E. Carroll Joyner literally owns the block where he’s standing in front of a U-Haul truck stuffed with frozen turkeys in this town north of Raleigh.
He owns the warehouse behind him where the United Way collects canned food for needy families, along with dozens of properties in several counties. His name graces a park down the road in Wake Forest and buildings at N.C. State University and Louisburg College. Another park, in Louisburg, bears the name of his late daughter.
But on this bright December morning, the 81-year-old businessman is braving a bitter cold wind, all smiles, passing out boxes of turkeys to a line of cars bearing volunteers from food pantries throughout Franklin County.
Joyner personally picked up 500 donated turkeys from Mount Olive that will soon be the centerpiece of many a Christmas dinner. He bought most of them, though he also worked with Butterball to secure a discount and some donated turkeys.
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It’s by no means the largest donation he’s ever made, but the joy he seems to get from the experience offers a glimpse of why the businessman who grew up on a Sampson County farm has donated millions over the years to various causes, often giving his time as well.
Kathy Harrelson, director of the United Way of Franklin County, says Joyner’s monetary support and enthusiasm has added a new dimension to her nonprofit since he started helping five years ago. He has also worked with local Boy Scouts to sort donated food, supported the local Salvation Army, and helped the sheriff’s office start a community garden.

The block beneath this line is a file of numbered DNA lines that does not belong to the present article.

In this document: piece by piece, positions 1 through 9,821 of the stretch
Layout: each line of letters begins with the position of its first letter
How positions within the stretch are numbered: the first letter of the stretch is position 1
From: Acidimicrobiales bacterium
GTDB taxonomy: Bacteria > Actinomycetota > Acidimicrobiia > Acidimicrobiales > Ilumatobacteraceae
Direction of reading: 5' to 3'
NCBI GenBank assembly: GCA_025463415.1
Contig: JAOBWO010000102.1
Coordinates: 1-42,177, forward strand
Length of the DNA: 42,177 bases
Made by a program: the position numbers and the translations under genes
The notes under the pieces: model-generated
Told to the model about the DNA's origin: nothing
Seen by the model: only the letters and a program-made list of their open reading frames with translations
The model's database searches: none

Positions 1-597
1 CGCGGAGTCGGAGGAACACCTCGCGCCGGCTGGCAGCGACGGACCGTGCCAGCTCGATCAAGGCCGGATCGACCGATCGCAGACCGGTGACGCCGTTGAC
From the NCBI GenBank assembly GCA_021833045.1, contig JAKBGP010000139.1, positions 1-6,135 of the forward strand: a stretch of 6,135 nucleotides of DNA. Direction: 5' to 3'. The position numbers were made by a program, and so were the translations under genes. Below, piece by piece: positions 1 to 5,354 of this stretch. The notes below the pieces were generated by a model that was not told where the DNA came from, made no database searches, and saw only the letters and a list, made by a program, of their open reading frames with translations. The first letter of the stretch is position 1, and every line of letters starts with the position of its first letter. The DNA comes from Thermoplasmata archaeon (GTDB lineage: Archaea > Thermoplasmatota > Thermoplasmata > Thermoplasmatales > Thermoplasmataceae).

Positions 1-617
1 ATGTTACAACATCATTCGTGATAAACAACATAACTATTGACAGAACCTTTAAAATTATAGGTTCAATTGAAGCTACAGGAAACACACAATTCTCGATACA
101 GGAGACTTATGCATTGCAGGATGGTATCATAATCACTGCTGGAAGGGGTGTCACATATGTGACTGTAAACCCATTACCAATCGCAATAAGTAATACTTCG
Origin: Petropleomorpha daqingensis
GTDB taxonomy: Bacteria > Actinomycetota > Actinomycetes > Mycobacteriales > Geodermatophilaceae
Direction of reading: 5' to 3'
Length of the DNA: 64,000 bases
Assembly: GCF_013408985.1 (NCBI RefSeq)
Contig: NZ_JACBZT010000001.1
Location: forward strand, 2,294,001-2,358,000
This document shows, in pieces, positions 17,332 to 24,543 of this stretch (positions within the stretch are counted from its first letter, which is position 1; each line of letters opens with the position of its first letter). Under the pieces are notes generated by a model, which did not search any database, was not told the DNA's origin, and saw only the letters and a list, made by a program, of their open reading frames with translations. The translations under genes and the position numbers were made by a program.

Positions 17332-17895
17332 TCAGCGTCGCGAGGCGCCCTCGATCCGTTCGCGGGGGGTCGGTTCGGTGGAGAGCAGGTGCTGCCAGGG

“He’s such inspiration to us in the way he gets up every day and does what he can to help other people,” Harrelson says. “But his reach is far, far beyond in helping the region and North Carolina.”
Joyner continues to work in his investment business, but he also increasingly occupies his time with philanthropy. He says he sees this work not as a duty, but a pleasure.
“There’s only three things you can do with money: You can spend it, invest it or give it away, and the last one is the best one,” he says. “If you can understand the part of helping someone who is struggling, then I think your life is going to be a lot happier.”
Joyner grew up on a Sampson County produce farm. His family scraped by selling squash and watermelons because they lacked the acreage to grow tobacco, a more profitable crop.
His parents didn’t graduate from high school, but Joyner was college material: a good student with a strong work ethic.
His parents chipped in some money to pay his tuition at N.C. State University, and he worked to make the rest. One of his jobs was to wash dishes, though he says that job mainly supplied him with free meals.
Another was to drive around to area farms, doing spot checks to make sure they were accurately reporting their yields. He was lucky enough to have a mentor who assigned him farms clustered close together, so he could ride a scooter since he didn’t have a car.
He studied agriculture, focused on livestock, and earned his degree in 1956. He raised cattle for many years, but his main focus was on other business pursuits.